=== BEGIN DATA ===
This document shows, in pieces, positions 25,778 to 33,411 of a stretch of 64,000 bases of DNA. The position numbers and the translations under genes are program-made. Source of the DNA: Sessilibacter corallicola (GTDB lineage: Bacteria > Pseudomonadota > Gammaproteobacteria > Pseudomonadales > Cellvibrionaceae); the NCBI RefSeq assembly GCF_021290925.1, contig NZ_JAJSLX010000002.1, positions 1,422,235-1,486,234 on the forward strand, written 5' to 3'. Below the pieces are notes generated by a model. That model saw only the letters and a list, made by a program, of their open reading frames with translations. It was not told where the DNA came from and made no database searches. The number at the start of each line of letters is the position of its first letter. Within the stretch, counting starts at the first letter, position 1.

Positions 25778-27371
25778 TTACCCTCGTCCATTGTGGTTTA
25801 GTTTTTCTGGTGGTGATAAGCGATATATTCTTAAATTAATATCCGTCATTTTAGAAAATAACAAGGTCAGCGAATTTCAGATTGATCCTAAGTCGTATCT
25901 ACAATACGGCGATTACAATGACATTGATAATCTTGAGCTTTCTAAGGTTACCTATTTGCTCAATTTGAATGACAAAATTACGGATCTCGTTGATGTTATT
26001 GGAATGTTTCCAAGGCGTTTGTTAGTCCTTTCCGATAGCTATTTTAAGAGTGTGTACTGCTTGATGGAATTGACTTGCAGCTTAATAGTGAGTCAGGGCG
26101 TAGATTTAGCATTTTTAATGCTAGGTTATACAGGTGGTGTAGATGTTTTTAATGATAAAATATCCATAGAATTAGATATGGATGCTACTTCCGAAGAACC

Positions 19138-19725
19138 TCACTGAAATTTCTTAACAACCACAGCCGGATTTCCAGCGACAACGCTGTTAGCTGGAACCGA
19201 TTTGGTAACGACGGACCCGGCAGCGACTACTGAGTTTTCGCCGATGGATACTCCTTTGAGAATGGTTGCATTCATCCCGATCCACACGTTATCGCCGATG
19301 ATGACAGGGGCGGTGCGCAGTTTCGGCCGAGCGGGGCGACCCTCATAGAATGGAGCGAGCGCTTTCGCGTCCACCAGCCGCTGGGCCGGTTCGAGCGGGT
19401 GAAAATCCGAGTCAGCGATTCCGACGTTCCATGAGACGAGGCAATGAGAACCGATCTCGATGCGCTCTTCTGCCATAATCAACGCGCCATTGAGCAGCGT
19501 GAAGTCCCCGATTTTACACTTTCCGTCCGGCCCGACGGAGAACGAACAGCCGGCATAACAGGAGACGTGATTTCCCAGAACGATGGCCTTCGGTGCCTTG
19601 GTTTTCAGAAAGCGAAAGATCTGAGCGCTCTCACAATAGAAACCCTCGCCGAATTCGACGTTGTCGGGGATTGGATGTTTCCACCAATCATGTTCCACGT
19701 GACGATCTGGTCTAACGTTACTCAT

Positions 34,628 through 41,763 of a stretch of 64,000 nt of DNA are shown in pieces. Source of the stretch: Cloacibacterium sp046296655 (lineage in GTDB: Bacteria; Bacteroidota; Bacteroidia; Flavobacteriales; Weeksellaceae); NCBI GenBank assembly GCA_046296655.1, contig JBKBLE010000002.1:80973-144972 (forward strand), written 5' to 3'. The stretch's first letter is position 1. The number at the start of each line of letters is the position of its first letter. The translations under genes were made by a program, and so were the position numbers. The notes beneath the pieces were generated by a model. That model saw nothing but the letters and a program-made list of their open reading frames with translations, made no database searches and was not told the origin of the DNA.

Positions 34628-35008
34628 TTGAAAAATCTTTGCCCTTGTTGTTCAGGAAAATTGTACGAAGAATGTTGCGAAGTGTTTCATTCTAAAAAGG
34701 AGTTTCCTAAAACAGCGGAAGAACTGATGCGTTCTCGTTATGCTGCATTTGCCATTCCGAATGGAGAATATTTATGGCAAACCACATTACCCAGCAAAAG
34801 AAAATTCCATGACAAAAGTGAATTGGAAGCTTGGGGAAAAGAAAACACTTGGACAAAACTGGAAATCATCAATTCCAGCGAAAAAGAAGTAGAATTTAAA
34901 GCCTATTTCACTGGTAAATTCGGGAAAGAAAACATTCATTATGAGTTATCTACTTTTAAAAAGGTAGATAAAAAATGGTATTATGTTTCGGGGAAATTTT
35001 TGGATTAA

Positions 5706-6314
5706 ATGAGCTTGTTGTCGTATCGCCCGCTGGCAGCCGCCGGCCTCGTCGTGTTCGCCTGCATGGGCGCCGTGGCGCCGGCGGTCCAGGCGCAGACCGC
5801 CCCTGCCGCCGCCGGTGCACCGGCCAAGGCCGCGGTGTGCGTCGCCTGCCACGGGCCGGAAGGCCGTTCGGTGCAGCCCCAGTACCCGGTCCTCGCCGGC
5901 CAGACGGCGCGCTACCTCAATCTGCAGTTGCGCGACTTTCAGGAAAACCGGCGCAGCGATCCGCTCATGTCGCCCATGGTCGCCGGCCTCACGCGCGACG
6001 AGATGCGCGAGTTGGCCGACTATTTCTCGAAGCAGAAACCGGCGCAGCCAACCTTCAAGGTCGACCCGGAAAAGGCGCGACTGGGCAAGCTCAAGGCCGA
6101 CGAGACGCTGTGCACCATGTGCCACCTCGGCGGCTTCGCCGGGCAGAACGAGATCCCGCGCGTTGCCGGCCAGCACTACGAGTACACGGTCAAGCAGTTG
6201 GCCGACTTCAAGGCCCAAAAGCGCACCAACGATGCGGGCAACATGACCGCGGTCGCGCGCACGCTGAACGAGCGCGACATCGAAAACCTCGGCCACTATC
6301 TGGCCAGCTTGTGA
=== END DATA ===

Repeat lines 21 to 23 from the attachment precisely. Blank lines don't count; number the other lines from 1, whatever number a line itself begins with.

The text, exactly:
34901 GCCTATTTCACTGGTAAATTCGGGAAAGAAAACATTCATTATGAGTTATCTACTTTTAAAAAGGTAGATAAAAAATGGTATTATGTTTCGGGGAAATTTT
35001 TGGATTAA

Positions 5706-6314